Saturday, October 14, 2017


Sometimes my mom makes me go walking with her. One time I found a really neat looking feather. Another time…

It ended up just being a statue, but it was hard to tell unless you were really close. And I never did find whatever it was that ran across the road.

Thursday, October 12, 2017

Language of Confusion: Feelings of Worry

These feelings certainly feel appropriate for Halloween season. At least to me.

Worry used a lot as a noun these days, but it didn’t appear as one until 1804. Before that it was just a verb, coming from the Old English wyrgan, which actually means to strangle. It comes from the Proto Germanic wurgjan and Proto Indo European wer-, turn or bend, a word that’s the origin of a ton of other words. Just so many.

One of my least favorite words, anxiety showed up in the early-mid sixteenth century from the classical Latin anxietatem, anxiety. Anxious didn’t show up until a century later, coming from the Latin anxius, worried, which is related to angere, writhe, and anguere, snake. Um, the verb snake, not the reptile. Although I think that’s where the name for the reptile comes from. Anyway, the word can be further traced back to the Proto Indo European angh-, which is where we get anger, and also angst. Speaking of which...

Angst is a very young word, having shown up in 1944. It started as a term in psychology that came from the German word angst, which just means anxiety. And as I said, it can be traced to angh-.

Nervous showed up in the fifteenth century, where it meant “affecting the sinews”, which apparently can mean a tendon or asource of power (I’ve heard that word but I don’t think I’ve ever actually seen it used). Of course it’s related to nerve, coming from the classical Latin nervosus and nervus, which means sinew. That word seems to be popping up a lot here.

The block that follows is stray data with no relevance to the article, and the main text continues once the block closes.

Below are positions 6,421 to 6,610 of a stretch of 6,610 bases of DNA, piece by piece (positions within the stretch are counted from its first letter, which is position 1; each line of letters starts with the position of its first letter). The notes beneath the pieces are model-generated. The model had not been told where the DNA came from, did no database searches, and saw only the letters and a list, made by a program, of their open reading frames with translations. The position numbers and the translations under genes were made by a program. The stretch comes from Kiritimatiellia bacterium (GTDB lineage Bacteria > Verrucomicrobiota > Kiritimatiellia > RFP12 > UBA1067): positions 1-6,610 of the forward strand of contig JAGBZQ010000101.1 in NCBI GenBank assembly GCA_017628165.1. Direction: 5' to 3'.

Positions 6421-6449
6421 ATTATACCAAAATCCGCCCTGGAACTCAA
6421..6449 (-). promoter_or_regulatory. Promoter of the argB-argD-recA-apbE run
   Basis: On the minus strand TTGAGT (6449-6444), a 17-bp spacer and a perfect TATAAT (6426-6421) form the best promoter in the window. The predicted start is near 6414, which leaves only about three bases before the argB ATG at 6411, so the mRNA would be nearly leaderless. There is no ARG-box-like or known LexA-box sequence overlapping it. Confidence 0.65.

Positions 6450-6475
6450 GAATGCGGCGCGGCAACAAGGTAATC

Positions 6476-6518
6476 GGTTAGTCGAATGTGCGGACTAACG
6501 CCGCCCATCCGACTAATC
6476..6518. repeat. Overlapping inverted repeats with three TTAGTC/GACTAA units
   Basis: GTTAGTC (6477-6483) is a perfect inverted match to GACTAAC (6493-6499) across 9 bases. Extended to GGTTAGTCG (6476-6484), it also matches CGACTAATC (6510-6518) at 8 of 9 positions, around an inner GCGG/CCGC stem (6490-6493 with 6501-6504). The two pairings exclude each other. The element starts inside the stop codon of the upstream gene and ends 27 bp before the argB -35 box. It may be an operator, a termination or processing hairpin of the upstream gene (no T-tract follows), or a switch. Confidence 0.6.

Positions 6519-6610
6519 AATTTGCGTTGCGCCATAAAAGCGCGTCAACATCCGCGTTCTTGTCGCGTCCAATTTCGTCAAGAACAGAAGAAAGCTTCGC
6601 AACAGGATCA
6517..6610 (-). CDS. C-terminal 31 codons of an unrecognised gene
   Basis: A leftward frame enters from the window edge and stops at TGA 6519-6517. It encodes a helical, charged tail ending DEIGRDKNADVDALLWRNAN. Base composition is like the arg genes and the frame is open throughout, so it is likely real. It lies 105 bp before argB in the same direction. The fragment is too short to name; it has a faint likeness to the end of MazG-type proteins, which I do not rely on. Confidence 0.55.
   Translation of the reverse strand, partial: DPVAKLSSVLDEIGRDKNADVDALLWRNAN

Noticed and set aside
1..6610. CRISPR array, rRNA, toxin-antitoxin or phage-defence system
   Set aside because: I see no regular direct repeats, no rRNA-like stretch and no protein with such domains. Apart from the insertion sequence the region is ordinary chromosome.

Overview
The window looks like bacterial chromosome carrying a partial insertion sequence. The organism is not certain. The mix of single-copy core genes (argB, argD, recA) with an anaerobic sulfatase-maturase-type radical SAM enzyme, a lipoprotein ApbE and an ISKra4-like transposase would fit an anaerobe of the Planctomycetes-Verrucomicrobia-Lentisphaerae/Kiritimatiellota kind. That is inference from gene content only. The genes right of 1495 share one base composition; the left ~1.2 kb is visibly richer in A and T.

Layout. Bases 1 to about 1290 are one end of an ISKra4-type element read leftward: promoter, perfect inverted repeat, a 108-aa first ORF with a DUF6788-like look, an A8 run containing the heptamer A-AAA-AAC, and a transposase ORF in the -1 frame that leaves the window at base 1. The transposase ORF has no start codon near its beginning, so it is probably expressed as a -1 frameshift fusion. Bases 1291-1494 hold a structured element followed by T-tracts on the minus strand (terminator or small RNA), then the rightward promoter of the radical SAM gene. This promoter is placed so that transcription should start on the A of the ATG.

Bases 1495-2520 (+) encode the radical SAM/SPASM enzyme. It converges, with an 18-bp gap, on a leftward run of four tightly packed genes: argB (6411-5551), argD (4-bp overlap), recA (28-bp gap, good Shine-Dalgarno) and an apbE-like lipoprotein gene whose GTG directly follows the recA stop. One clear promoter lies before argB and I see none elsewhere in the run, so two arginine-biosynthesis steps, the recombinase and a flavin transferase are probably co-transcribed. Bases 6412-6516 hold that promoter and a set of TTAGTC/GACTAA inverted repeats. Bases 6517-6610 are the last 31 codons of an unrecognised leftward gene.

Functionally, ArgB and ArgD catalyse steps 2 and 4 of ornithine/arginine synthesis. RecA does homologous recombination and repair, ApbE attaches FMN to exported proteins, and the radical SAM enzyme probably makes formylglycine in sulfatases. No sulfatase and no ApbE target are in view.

Tuesday, October 10, 2017

Scary Games

Because it’s that time of year again.

You Find Yourself In A Room
Not so much scary as it is psychological, this game is a text based adventure, where you type in words and the game responds almost like a story. Except in this case the game hates you. There are a few puzzles, but they are very simple. Mostly it’s just typing “look” and the game yelling at you. Anyway, it’s a fun, if weird, way to pass the time. Be warned, there is some swearing in this.

Don’t Escape
In a twist on the escape the room genre, in these three games you want to be locked in as securely as possible. They’re a mix of time management and point-and-click, and manage to be both tense and enjoyable. Go check them out when you have some time.

Deep Sleep
I’ve actually mentioned this game and its sequel before, but now the third and final game is out and you can play through the entire series. They are very atmospheric games, Lovecraftian almost. You know, without the racism.

You doing anything Halloween-y this month? Anything scary you want to share? 

Saturday, October 7, 2017


I imagine doing this a lot.
It would be much more satisfying if they didn’t have the brain of an insect.